However, except in corticosteroid induced osteoporosis,(18) the architectural changes in the trabecular network have been poorly investigated in men with severe osteoporosis and vertebral fractures. A reduction in the trabecular number was reported in men with primary osteoporosis.(13) The three-dimensional network (appreciated by scanning electron microscopy and numerized image reconstructions of microscopic bone sections) was found to remain well connected in a group of patients with alcoholic osteoporosis.(10)

The purpose of the present study was to evaluate a cohort of 108 osteoporotic men for the prevalence of vertebral fractures, for spine and hip bone mineral density (BMD), and for microarchitectural changes in trabecular bone.

MATERIALS AND METHODS

  1. Top of page
  2. Abstract
  3. INTRODUCTION
  4. MATERIALS AND METHODS
  5. RESULTS
  6. DISCUSSION
  7. REFERENCES

Patients

From January 1993 to December 1997, 335 men were referred to our unit (by their general practitioner or rheumatologist) for measurement of BMD because they had risk factors for osteoporosis, apparent osteopenia, or vertebral fractures on X-ray films.

One hundred and eight men with significant lumbar osteopenia (BMD >2.5 SD below the normal young adult value) were included in a prospective study to examine the relationships between the bone mineral density, the architectural changes of trabecular bone and the presence of vertebral fractures. Their ages ranged from 19 to 76 years (mean 52.1 years). Of these 108 patients, 72 (66.7%) had relevant medical disorders associated with their osteoporosis (alcohol abuse, cigarette smoking, hypogonadism, glucocorticosteroid therapy). The remaining thirty six patients (33.3%) had no apparent cause for their bone fragility and were categorized as idiopathic osteoporosis.

Bone densitometry

We measured bone mineral density (areal density in g/cm2,BMD) using dual-energy X-ray absorptiometry (DXA) operating in fan beam mode (Hologic QDR 2000 densitometer; Hologic Inc., Waltham, MA, U.S.A.). Quality-control scans were performed daily, using the manufacturer-supplied anthropomorphometric spine phantom; the long-term (<2-year) coefficient of variation was 0.40%. Lumbar BMD was assessed from L2 to L4 in the posteroanterior view, and fractured vertebrae were excluded from analysis. At upper left femur, hip BMD was measured at the transcervical site. The mean precision error of DXA measurement is <1.5% for the lumbar spine and <2% for hip BMD.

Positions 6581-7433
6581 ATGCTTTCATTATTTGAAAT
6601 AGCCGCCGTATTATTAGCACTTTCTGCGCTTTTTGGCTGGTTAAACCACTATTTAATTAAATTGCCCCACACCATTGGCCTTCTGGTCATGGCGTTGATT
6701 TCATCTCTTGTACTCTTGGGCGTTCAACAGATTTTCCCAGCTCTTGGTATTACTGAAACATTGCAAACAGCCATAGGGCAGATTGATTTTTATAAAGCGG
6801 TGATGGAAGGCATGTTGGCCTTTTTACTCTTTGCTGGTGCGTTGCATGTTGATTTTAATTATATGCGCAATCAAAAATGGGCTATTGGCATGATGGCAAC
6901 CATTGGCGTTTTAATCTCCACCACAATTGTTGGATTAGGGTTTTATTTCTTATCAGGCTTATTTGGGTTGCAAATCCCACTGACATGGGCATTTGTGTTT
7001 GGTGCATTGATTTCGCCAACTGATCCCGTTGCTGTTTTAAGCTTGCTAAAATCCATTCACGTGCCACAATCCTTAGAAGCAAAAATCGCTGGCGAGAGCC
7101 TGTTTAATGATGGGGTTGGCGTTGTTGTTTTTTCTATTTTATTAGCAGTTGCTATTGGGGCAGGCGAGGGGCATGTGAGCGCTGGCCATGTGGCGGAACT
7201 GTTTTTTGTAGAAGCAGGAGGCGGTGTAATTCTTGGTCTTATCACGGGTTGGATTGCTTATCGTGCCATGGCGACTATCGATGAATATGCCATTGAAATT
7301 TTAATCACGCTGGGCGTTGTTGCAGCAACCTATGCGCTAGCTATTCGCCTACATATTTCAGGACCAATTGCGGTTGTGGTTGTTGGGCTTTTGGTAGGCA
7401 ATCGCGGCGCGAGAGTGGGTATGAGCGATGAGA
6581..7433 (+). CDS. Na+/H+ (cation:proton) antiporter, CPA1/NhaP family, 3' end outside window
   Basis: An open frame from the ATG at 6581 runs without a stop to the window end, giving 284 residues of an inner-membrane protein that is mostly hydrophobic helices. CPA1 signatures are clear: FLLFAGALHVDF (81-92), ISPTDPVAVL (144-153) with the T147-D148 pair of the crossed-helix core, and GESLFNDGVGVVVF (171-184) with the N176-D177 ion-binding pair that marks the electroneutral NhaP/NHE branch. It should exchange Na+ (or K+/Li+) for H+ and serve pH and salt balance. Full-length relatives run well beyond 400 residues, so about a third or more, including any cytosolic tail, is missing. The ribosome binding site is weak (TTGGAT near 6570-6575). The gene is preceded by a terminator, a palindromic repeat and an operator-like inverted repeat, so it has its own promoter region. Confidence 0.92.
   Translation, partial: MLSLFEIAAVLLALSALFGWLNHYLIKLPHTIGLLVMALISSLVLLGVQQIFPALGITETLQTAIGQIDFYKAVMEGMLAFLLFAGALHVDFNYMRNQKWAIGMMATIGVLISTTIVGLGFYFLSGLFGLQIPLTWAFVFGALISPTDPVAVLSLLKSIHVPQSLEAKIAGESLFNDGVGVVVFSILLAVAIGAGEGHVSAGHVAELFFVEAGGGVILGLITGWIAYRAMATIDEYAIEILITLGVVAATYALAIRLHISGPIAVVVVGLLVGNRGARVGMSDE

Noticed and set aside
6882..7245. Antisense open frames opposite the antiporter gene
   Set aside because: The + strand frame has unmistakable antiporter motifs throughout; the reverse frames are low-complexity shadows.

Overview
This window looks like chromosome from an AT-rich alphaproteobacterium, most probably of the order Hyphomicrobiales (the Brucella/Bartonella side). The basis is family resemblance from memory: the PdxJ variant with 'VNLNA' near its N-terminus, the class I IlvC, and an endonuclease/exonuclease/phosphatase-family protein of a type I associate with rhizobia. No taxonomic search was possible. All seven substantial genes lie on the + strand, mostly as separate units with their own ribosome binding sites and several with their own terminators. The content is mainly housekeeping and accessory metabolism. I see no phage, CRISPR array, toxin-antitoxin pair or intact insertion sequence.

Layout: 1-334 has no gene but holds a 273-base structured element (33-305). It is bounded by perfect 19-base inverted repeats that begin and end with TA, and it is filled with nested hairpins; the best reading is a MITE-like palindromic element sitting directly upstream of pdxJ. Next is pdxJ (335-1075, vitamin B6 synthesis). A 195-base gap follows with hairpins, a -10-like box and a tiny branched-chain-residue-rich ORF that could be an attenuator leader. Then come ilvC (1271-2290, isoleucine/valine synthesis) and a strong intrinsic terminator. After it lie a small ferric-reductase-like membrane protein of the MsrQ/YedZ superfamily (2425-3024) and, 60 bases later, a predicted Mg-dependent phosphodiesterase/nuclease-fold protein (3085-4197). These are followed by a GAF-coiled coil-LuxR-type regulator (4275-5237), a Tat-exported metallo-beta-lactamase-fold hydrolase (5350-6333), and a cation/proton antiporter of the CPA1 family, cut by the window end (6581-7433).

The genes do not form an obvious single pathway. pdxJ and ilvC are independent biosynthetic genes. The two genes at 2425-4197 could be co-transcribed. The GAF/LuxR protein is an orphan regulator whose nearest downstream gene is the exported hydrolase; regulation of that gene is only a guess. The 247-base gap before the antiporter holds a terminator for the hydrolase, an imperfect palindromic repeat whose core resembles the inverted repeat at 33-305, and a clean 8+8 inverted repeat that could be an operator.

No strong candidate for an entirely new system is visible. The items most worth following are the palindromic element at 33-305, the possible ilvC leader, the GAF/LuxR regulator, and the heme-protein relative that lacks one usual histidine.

Radiographic assessment

Anteroposterior and lateral spinal X-ray films were taken at the time of the bone biopsy. They were analyzed independently by two trained investigators who were unaware of the patient status. A patient was classified as having a vertebral fracture if both readers independently found a definite fracture; he was classified as normal if both readers independently found that the films were normal. When the readers disagreed, the films were reviewed in conference between both investigators. Vertebral fracture was defined as a reduction of at least 20% in the anterior, middle, or posterior vertebral height according to the following criteria: (1) anterior wedge deformity: ratio of anterior to posterior height <80%; (2) concavity deformity: ratio of middle to posterior height <80%; (3) compression deformity: ratio of posterior height to posterior height of the adjacent vertebra <80%.